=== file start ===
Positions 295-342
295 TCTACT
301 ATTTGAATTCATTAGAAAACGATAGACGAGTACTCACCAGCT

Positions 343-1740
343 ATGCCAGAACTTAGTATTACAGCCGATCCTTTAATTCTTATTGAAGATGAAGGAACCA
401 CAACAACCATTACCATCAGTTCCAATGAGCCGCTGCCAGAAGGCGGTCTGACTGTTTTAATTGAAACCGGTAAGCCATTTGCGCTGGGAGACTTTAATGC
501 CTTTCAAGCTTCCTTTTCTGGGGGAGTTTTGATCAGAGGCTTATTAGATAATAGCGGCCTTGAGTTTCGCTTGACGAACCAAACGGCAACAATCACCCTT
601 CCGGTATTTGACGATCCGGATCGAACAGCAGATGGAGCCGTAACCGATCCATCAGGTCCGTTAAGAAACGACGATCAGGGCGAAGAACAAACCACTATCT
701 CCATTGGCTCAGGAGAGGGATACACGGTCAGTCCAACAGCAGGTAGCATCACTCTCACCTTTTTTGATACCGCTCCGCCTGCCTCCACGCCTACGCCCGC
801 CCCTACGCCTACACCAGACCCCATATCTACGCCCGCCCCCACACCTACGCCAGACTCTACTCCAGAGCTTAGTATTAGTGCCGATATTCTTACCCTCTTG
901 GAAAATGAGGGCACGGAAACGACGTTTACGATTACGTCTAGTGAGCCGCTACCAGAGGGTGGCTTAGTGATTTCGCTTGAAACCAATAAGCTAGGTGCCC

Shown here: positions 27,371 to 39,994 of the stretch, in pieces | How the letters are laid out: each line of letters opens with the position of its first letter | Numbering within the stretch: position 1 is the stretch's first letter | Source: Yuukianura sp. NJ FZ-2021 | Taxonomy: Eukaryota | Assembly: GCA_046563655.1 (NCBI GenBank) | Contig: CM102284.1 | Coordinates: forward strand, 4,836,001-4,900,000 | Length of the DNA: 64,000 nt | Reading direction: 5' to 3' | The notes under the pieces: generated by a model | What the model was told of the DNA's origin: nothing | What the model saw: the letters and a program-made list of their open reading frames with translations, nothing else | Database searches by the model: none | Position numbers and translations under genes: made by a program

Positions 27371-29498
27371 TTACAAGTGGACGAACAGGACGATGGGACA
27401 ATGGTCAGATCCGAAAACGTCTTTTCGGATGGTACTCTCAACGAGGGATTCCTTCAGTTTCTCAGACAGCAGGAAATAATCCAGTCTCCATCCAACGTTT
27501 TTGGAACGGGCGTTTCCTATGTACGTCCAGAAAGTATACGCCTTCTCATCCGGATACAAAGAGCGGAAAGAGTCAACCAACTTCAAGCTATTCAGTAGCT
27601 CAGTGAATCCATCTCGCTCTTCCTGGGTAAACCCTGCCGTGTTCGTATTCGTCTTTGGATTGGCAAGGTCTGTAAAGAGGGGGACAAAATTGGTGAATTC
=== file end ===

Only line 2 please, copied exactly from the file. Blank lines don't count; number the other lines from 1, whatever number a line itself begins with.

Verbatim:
295 TCTACT